The new head of the central bank of Afghanistan, Mohammad Idris, said that the banking sector is in “good condition and complete security”. The government is trying to assure local businesses that financial life in the country will recover, despite the loss of foreign exchange reserves of the central bank, writes Bloomberg.
“Given the economic situation in the country, all banks […] and companies, including retailers, will soon again conduct operations in the usual manner and on a regular basis and conduct their business with full confidence, “Idris said in a statement on the official website of Da Afghanistan Bank. However, after the banks opened in August, the Central Bank ordered them to limit the number of withdrawals to $200 per week for each client.
Idris ‘ statement came a day after the Taliban requested additional humanitarian assistance from the international community. The United Nations has announced that it is ready to provide more than $1.2 billion in emergency aid to Afghanistan to allow the country to recover from two decades of war.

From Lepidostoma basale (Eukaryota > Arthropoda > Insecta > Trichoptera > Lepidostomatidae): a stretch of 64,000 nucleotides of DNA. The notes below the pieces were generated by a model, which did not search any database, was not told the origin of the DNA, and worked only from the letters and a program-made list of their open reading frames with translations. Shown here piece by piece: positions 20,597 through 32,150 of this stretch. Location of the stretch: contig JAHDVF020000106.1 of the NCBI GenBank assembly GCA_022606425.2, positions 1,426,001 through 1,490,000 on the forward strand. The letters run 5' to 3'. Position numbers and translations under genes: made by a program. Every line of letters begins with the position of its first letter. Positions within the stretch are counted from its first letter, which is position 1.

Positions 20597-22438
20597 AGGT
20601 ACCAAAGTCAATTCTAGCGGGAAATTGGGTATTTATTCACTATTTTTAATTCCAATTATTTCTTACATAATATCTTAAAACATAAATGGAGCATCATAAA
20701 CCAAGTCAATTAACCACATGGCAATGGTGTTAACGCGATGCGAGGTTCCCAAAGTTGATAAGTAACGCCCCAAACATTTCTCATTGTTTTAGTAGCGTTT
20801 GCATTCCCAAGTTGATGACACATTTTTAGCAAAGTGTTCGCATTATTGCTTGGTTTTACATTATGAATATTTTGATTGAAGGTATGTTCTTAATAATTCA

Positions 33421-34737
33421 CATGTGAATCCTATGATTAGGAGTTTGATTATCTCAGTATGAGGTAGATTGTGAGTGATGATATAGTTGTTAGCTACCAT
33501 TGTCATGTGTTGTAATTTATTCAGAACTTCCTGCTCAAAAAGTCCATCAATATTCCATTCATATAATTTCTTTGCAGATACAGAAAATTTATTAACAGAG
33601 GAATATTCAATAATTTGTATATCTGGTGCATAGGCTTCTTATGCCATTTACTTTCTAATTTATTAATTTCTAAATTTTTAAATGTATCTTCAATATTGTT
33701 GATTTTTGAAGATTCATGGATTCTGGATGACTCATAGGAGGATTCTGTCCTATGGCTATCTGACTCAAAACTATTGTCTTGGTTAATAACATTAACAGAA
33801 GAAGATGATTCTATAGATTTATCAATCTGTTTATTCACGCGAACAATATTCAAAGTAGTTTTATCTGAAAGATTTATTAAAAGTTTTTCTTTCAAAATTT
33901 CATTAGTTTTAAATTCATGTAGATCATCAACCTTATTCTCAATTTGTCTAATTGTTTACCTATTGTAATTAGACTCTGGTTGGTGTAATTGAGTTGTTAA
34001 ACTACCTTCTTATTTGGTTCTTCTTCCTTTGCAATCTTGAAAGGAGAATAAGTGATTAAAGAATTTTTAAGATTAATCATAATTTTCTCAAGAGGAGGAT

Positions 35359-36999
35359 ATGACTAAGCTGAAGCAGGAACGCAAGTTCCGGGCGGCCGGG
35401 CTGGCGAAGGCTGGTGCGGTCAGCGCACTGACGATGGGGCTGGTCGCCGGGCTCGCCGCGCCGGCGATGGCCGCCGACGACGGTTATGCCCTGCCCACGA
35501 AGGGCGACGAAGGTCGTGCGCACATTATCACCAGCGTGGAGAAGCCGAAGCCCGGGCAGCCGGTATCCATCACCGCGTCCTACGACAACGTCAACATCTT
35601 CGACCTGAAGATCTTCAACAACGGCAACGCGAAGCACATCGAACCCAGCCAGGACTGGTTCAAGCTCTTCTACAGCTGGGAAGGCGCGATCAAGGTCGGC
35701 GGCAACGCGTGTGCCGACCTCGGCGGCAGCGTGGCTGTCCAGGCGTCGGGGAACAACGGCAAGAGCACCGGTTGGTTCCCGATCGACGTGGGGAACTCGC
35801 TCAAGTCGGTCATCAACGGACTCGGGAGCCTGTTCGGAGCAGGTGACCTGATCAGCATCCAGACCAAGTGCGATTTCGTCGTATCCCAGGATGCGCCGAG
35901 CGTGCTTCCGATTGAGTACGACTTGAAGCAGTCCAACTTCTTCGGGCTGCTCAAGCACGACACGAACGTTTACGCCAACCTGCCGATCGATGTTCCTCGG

After learning about the seizure of power by the Taliban, the International Monetary Fund and other Western organizations suspended programs to support the Afghan economy, which is very dependent on foreign injections. They explained their decision by saying that they cannot transfer funds until the new government has received international recognition. In addition, the Taliban were denied access even to the country’s national reserve — the United States froze the assets of the Central Bank of Afghanistan on the accounts of its banks.
Despite the Taliban’s assurances about the normalization of the financial sector, experts are wary about the future of the Afghan economy. At the end of August, former German diplomat and UN official Hans-Jakob Schindler, who worked on sanctions against the Taliban, said that the country’s prospects are “terrible” and the economy is threatened with the collapse in the coming weeks. Residents are faced with a sharp jump in food prices and are forced to worry about how to feed their family and pay for housing.